• I was taught to use both brakes for regular stops and quick stops. I’ve been riding for 4 season now and using both brakes is automatic….except when I’m going down a steep hill at which point I will shave off some speed by lightly using my back brake (NOT MY FRONT!). Often, starting the decline in a lower gear allows my engine to slow me down so I don’t have to use my back brake.

    If I find myself taking a curve too fast, I GENTLY apply my back break (NOT my front!) and lean into the curve more. It never fails to slow me down just enough to take that curve. Actually, I use my back brake by itself a lot. I never use my front brake alone…it’s just too touchy.

    I think we all handle our bikes a little differently. As your skills develop, you devise your own methods.

  • The 70% figure for braking power is misleading; the percentage depends on the rake. A sport bike probably has 70% but definitely much less on raked choppers.

  • to be quick about this …. the frt brake is for slowing/stopping the rear is for control ..why because most of the weight is transfered to the frt wheel and flatens out the tire contact patch so the tire grip traction/friction is there …but if you apply the frt brake to fast without allowing the weight to shift and increase the surface/friction you can lock up the frt wheel ….so apply the frt brake slow and increase the pressure as you go [ slow mean 1 1/2 seconds so the weight can shift foward to the contact patch…then you can bare down harder… the rear brake is to check your speed before the turn … or to help the frt brake….. time on frt brake weight shift depends on weight of rider and bike ,length of wheelbase , colapse of the forks..type of tires but 1-2 seconds allows the weight to shift to the frt…there is lots more to the whys of this and how to’s but please just do not grab that lever and go for it .. think 1-2 seconds a head on useing the frt brakes.transfer the weight towards the frt… remember if you lock up the frt wheel the rear is still trying to come around you at road speed …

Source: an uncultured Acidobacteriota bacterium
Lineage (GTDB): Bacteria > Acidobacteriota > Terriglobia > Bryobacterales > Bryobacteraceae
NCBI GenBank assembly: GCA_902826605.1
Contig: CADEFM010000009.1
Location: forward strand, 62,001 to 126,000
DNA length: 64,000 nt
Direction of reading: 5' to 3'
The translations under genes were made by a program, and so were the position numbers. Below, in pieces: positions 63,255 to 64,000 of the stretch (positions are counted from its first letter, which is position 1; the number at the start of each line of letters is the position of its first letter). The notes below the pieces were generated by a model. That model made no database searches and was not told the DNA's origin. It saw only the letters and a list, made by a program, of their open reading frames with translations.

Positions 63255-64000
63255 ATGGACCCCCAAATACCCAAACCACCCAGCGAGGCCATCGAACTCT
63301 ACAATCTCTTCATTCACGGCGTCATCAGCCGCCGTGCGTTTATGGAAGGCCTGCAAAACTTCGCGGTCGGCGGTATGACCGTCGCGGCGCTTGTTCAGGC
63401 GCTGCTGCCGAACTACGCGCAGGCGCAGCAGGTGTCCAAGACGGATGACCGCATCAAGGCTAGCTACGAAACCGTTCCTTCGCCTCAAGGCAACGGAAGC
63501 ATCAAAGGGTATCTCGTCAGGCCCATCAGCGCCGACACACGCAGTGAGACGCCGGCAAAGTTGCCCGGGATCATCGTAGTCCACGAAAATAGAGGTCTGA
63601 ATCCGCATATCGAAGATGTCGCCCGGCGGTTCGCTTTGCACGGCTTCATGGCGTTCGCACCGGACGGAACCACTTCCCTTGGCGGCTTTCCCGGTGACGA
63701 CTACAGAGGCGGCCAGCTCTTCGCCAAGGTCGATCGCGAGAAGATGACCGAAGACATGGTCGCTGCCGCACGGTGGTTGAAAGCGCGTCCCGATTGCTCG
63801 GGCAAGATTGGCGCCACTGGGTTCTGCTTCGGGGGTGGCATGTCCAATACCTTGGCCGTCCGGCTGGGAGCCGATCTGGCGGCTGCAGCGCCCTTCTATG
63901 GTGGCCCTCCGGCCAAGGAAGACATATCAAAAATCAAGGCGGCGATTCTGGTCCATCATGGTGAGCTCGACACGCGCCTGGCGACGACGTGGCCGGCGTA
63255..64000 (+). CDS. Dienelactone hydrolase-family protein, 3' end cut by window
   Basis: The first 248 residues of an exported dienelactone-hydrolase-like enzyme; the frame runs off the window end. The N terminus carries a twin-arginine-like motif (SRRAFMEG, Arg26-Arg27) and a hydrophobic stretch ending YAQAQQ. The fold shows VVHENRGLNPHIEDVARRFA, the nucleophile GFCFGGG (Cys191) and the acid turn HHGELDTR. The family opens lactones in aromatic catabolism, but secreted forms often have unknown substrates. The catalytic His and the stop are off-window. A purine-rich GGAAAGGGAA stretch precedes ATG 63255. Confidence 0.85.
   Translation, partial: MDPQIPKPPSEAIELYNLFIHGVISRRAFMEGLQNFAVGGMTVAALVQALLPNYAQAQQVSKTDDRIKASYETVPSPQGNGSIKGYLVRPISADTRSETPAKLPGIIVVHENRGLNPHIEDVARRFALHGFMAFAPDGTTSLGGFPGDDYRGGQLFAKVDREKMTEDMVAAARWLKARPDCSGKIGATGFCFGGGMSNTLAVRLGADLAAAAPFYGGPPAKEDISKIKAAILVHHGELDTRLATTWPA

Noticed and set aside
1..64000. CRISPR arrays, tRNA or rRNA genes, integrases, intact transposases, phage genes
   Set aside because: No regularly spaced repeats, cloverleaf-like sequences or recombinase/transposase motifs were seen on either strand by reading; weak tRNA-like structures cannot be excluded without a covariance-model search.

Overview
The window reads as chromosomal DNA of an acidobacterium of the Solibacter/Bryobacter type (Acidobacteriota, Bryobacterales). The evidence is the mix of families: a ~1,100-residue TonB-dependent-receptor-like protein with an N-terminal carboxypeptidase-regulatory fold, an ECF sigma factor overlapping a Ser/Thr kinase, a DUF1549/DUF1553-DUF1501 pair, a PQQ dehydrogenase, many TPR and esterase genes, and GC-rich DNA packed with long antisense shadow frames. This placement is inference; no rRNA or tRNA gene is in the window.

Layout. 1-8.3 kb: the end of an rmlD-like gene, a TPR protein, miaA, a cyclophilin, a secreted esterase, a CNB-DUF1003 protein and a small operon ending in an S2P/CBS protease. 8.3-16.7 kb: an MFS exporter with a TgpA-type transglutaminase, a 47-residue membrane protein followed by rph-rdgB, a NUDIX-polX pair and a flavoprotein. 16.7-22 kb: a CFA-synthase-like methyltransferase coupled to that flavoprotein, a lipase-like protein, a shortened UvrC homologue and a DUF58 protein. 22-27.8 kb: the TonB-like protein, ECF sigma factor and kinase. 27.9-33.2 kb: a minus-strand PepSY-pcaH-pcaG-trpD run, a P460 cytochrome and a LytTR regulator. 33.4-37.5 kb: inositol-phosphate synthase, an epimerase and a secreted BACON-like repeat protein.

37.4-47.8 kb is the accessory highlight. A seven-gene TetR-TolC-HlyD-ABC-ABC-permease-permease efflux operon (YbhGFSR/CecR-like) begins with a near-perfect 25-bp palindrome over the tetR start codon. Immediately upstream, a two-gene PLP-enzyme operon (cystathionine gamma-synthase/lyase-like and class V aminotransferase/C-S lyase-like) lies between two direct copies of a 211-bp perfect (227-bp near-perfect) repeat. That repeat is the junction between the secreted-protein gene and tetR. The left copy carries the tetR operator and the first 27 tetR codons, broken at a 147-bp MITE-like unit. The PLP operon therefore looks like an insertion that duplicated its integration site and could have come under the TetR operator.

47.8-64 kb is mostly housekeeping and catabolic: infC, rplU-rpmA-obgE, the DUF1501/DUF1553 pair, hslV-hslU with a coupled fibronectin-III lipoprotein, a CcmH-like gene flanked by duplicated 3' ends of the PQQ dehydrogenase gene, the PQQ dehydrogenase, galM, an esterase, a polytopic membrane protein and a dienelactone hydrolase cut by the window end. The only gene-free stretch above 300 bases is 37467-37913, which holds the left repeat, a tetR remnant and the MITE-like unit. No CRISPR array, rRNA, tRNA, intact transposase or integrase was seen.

• Front brake lockup does happen and you can wash out easily especially in Florida sand being on the roads. but with the bike vertical front brakes are most effective. Just the use of back brakes you will wear them out quickly! Rider Schools deliniate these uses quite well. Practice on side streets and this practice will become comonplace. Do not look down you will go down. I have seen it many times. Riding a bike is a learned art form. practice pushing the handlebars and you will see the reaction of the bike this is to avoid an immediate collision. I have avoided hitting someones bumper who stopped short and always look for a way out constantly.

    I have 75,000 miles on this bike and a few times I have used the skills learned in the advanced motorcycle riding schools.

    Be safe!

  • The problem I have had is applying the front brake and not inadvertantly roll the gas at all.

  • For those that rely on engine braking, be careful with that. Even with a new bike with ABS, the back tire will lock and cause a skid faster than anything by shifting into a too low a gear for the speed. Don’t make a novice mistake, when in doubt grab a handful of front brake and squeeze, push down on the handlebars in the direction you want go.

  • On a level road with general traction from the road surface, most of the braking power comes from the front brake while the rear’s for the stability.

    In any other situations, use of brake preference or the sequence of braking depends on the individual situation, that is ideally guided by which wheel has maximum load on it & which wheel is free.